Meet Kelly Hedrick
Barboursville, West Virginia
Tell us about your journey with colorectal cancer.
I had a screening colonoscopy April 11th, 2022, when I turned 45. I advocated for it at that age, not because I was having any issues, but my grandmother had advanced colon cancer in her late 40s. The colorectal cancer guidelines for screening colonoscopy were starting at age 50, but if you had a 2nd degree relative you could be screened earlier at age 45 (the guidelines, thankfully, also were recently lowered to age 45). In recovery after the procedure, the GI doctor told me I had a large mass in my sigmoid colon. I had labs drawn right then, CT chest and abdomen/pelvis ordered, and I had an appointment with a surgeon the following week. I was in shock, to say the least. I had surgery to remove the mass, part of my colon, and a lot of lymph nodes (protocol to check/test for metastasis) on May 19th, 2022. I met with Dr. Jennifer Dotson, Oncologist, who told me pathology showed stage 1 colon cancer in the sigmoid colon, no chemotherapy or radiation needed, but they would continue to follow with labs, repeat imaging, and appointments about every three months for now.
Can you describe your experience with staff at Edwards Comprehensive Cancer Center?
The staff at ECCC have been wonderful. Dr. Dotson specifically always spends as much time as needed to answer questions and explain things. Her thoroughness and diligence to follow up on everything, such as imaging and labs, have been outstanding.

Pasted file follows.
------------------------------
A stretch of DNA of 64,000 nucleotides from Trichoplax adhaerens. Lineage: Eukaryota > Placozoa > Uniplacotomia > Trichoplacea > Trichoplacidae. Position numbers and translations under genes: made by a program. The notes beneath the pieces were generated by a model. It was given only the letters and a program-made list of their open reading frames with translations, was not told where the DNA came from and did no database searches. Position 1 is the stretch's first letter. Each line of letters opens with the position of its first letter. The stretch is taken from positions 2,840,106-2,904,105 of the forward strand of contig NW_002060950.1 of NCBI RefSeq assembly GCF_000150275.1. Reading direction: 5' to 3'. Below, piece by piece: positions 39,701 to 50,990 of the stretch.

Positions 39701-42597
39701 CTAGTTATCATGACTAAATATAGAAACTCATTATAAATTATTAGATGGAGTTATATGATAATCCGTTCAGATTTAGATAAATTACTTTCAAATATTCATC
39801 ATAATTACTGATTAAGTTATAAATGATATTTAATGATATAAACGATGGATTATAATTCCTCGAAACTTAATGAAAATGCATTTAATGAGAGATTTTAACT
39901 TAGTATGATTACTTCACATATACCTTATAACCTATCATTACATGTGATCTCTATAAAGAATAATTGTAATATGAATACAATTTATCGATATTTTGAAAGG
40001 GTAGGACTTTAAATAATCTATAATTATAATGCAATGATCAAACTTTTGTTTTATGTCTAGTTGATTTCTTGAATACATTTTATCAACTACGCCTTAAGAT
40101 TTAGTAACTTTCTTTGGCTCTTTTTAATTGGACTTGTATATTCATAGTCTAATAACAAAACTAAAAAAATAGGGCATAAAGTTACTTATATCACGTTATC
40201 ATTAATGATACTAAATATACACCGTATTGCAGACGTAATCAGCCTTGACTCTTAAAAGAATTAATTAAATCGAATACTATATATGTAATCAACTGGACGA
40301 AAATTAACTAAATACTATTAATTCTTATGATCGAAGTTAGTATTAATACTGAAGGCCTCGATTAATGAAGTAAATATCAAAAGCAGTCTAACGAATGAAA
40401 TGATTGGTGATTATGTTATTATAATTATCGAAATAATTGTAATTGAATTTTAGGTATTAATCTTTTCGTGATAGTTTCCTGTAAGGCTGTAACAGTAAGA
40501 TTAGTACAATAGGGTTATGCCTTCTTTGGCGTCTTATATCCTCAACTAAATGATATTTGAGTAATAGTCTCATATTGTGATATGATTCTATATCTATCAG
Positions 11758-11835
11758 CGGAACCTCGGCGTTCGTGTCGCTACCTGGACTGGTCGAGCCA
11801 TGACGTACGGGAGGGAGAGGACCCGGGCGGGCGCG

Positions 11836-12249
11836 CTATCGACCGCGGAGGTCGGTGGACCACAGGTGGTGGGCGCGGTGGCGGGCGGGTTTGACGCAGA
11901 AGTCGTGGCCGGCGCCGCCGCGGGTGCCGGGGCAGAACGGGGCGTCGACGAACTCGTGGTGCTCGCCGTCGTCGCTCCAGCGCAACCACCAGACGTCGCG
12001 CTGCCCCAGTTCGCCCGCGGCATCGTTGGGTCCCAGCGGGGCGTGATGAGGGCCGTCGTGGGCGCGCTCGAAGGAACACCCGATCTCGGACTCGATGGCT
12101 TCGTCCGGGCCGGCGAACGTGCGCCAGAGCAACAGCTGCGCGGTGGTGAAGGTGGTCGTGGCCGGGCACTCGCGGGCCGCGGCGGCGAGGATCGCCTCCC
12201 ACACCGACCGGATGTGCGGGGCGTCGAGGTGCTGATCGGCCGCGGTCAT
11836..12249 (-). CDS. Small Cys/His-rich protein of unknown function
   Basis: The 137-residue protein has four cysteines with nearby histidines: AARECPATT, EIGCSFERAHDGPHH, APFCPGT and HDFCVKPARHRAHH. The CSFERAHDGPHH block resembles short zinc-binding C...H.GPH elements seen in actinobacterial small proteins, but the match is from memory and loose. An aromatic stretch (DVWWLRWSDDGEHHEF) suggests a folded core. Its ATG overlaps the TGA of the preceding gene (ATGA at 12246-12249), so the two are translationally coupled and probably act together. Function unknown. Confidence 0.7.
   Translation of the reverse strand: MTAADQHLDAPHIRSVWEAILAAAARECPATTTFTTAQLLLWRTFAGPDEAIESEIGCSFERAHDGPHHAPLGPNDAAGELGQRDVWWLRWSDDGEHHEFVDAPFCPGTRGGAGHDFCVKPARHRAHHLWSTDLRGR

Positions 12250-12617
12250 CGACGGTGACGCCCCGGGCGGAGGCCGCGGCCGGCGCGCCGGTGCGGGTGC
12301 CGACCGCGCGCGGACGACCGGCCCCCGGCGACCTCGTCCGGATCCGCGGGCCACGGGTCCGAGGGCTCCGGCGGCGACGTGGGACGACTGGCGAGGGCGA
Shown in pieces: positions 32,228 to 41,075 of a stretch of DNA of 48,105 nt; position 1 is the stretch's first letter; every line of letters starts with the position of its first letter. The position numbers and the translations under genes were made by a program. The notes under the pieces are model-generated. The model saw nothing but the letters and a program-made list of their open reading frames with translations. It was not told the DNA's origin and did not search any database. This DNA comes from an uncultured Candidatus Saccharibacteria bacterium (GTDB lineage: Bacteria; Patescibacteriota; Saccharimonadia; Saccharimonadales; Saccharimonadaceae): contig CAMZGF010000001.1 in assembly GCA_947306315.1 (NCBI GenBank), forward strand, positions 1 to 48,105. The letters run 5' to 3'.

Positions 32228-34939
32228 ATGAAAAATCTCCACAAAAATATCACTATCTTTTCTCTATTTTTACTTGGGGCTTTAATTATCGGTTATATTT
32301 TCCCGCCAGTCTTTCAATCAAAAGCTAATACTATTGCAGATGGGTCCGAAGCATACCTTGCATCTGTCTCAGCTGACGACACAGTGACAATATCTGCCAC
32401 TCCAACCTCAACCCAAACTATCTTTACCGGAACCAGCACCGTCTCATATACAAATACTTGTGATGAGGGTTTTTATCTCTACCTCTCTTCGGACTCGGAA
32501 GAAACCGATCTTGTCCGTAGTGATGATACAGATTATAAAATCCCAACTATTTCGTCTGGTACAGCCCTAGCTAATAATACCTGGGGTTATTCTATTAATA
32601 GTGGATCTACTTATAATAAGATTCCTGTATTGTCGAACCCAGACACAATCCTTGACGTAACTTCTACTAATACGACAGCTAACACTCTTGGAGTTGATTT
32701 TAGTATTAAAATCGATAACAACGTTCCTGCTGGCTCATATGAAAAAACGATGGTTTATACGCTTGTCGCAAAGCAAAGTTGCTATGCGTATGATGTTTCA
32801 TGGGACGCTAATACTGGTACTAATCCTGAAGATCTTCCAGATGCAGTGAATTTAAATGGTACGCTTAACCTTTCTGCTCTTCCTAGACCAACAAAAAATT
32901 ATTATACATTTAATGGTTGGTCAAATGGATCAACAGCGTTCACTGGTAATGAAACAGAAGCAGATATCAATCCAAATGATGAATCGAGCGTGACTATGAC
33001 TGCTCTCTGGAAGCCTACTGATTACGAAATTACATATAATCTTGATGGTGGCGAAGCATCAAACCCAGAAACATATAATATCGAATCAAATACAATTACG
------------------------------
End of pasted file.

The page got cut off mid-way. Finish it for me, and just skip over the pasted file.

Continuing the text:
What do you wish more people realized about colon cancer?
Colon cancer can affect you way earlier than the recommended age for screening and you may not have symptoms, especially in earlier stages. It is important if you are younger than the age for screening to get checked out if you are having symptoms even more so if you have a family history. If you are 45 or older, please get screened, regardless of whether you have symptoms or not. It could literally save your life.
Is there anything else you’d want our audiences to know about you, your experience with cancer and/or the care you received at ECCC?
I feel I am blessed my colon cancer was only stage 1. It would have been easy to push it off since I wasn’t having symptoms, but I’m happy I was my own advocate, my doctors listened and ordered it, and that I was screened when I did. Had I not, things could have been way worse. As previously mentioned, the care at ECCC has been outstanding. I would highly recommend seeking care there, if you, your friends, or family would need it.